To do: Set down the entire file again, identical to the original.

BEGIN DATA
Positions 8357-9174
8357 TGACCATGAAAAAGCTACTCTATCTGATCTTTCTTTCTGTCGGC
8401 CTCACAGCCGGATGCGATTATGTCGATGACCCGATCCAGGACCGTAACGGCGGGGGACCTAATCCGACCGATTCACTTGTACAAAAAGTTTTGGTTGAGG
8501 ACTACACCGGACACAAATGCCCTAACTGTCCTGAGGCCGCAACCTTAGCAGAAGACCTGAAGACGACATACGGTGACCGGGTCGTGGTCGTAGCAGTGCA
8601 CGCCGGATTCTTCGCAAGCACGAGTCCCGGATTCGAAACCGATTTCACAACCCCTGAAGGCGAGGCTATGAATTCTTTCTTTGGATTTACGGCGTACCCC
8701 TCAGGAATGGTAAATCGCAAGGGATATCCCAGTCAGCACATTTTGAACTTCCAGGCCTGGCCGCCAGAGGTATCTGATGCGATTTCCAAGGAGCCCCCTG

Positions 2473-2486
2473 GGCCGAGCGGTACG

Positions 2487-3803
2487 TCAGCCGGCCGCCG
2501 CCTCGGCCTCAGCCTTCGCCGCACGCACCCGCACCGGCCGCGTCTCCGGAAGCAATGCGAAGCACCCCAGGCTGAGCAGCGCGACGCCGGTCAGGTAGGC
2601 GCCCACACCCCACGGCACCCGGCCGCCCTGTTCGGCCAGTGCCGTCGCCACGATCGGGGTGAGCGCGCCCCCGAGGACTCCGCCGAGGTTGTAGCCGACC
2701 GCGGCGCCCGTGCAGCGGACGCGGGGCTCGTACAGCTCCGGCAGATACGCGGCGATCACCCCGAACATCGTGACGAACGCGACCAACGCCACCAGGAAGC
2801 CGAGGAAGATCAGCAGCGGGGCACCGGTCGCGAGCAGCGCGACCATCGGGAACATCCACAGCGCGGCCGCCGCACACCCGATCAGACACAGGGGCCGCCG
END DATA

Positions 8357-9174
8357 TGACCATGAAAAAGCTACTCTATCTGATCTTTCTTTCTGTCGGC
8401 CTCACAGCCGGATGCGATTATGTCGATGACCCGATCCAGGACCGTAACGGCGGGGGACCTAATCCGACCGATTCACTTGTACAAAAAGTTTTGGTTGAGG
8501 ACTACACCGGACACAAATGCCCTAACTGTCCTGAGGCCGCAACCTTAGCAGAAGACCTGAAGACGACATACGGTGACCGGGTCGTGGTCGTAGCAGTGCA
8601 CGCCGGATTCTTCGCAAGCACGAGTCCCGGATTCGAAACCGATTTCACAACCCCTGAAGGCGAGGCTATGAATTCTTTCTTTGGATTTACGGCGTACCCC
8701 TCAGGAATGGTAAATCGCAAGGGATATCCCAGTCAGCACATTTTGAACTTCCAGGCCTGGCCGCCAGAGGTATCTGATGCGATTTCCAAGGAGCCCCCTG

Positions 2473-2486
2473 GGCCGAGCGGTACG

Positions 2487-3803
2487 TCAGCCGGCCGCCG
2501 CCTCGGCCTCAGCCTTCGCCGCACGCACCCGCACCGGCCGCGTCTCCGGAAGCAATGCGAAGCACCCCAGGCTGAGCAGCGCGACGCCGGTCAGGTAGGC
2601 GCCCACACCCCACGGCACCCGGCCGCCCTGTTCGGCCAGTGCCGTCGCCACGATCGGGGTGAGCGCGCCCCCGAGGACTCCGCCGAGGTTGTAGCCGACC
2701 GCGGCGCCCGTGCAGCGGACGCGGGGCTCGTACAGCTCCGGCAGATACGCGGCGATCACCCCGAACATCGTGACGAACGCGACCAACGCCACCAGGAAGC
2801 CGAGGAAGATCAGCAGCGGGGCACCGGTCGCGAGCAGCGCGACCATCGGGAACATCCACAGCGCGGCCGCCGCACACCCGATCAGACACAGGGGCCGCCG